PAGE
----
## Method of Weighted Residuals and Variational Principles

### Bruce A. Finlayson, Soc. Ind. Appl. Math. (SIAM), 2014

#### What it covers

This book was originally published in 1972 when computers were just beginning to make an impact on the solution of differential equations. The first part of it treats differential equations governing transport problems, of flow, heat, and mass, using approximate methods and a series of functions, but using only a few terms. The Galerkin, collocation, least squares, and integral methods were all subsumed under the phrase Method of Weighted Residuals. The second part describes variational principles (or not) for those problems and shows how to find them and use them to construct error bounds and create stationary principles. Finally, the variational principles are used to derive error bounds that can be calculated for some problems. This was important because the series used in the approximate methods for nonlinear problems could not be extended to a large number of terms without the use of a computer. Since then computers have advanced considerably and much more sophisticated numerical techniques are available, but the mathematical principles described herein are still valid, and still useful.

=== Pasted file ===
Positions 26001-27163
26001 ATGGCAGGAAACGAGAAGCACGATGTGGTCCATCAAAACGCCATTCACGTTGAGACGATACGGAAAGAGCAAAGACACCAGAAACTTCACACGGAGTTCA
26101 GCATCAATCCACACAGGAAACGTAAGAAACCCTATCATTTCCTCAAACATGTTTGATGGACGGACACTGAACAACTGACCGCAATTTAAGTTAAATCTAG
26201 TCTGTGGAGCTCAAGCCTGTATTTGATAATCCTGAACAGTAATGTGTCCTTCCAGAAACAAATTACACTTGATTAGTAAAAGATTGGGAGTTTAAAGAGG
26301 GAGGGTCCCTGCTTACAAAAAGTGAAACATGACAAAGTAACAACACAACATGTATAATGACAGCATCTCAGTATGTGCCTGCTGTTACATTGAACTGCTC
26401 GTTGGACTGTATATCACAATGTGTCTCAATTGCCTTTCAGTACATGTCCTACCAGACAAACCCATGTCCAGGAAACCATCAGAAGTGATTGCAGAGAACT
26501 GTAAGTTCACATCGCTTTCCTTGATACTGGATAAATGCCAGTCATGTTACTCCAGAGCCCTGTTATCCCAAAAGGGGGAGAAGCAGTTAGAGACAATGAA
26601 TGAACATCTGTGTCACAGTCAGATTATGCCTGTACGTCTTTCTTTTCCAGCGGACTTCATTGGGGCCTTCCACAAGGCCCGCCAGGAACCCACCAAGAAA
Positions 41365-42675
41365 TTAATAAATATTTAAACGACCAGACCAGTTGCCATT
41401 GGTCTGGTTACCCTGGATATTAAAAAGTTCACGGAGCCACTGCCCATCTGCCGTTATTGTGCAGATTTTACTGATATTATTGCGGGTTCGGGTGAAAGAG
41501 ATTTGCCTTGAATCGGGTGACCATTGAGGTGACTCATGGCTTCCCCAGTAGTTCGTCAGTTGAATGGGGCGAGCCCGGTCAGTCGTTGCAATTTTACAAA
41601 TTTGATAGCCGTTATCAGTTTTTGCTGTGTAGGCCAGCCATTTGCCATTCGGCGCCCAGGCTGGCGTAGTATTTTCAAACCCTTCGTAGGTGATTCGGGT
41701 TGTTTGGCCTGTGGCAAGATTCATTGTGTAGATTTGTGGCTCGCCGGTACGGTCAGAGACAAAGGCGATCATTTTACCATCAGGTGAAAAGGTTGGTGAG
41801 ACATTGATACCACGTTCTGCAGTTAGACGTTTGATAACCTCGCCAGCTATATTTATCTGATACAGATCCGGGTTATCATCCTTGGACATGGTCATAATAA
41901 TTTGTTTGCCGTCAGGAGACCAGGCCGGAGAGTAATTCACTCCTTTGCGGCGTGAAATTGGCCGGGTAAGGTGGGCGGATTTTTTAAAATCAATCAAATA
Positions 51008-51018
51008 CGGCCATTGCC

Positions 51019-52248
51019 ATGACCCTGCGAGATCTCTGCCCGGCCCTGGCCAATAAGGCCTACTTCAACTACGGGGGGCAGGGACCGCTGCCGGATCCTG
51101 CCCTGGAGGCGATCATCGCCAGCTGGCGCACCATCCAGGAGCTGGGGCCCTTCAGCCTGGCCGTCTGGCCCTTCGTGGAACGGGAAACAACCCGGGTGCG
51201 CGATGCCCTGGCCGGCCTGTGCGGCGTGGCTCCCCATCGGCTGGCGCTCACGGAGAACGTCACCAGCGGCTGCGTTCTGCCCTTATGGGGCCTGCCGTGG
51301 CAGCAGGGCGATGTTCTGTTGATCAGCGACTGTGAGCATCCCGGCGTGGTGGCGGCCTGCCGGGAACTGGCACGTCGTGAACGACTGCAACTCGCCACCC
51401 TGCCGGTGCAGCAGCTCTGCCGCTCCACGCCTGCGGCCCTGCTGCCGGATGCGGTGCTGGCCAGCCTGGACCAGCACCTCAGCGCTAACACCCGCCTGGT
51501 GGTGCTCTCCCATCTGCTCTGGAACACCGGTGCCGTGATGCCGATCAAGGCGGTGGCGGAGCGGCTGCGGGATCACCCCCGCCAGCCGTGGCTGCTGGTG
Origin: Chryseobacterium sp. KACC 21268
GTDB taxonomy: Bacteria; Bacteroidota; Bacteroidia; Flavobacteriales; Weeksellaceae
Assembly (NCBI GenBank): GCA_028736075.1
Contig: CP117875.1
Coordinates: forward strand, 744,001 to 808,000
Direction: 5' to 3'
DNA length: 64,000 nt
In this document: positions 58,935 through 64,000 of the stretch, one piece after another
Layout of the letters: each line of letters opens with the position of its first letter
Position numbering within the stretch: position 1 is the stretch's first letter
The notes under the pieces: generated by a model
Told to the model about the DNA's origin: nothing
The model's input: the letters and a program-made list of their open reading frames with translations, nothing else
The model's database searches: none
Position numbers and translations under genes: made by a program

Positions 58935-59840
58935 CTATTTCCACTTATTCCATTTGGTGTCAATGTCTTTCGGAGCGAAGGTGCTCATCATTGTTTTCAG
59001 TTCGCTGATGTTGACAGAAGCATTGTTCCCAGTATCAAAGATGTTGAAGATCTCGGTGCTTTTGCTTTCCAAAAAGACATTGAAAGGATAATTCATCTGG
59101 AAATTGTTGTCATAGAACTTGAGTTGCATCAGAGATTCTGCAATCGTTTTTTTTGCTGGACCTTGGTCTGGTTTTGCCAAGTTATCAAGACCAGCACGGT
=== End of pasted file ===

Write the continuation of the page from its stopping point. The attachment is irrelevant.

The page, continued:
#### Error Bounds

Chapter 11 in particular gives error bounds for many problems. Examples are given in the book, but there is a need to expand the coverage to include higher approximations and numerical methods. Thus, problems will be posted here (see right-hand side) that use the error bounds, but also use methods like the finite difference method and finite element method. Some of the problems are given with solutions (**), some with partial solutions (*), and some have no solutions on the website, but they are available to instructors via SIAM. These problems will be added as time permits, but they do give good examples of the value of error bounds and make use of modern computational tools like **MATLABĀ®**.

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Introduction to Chemical Engineering Computing, Wiley (2012)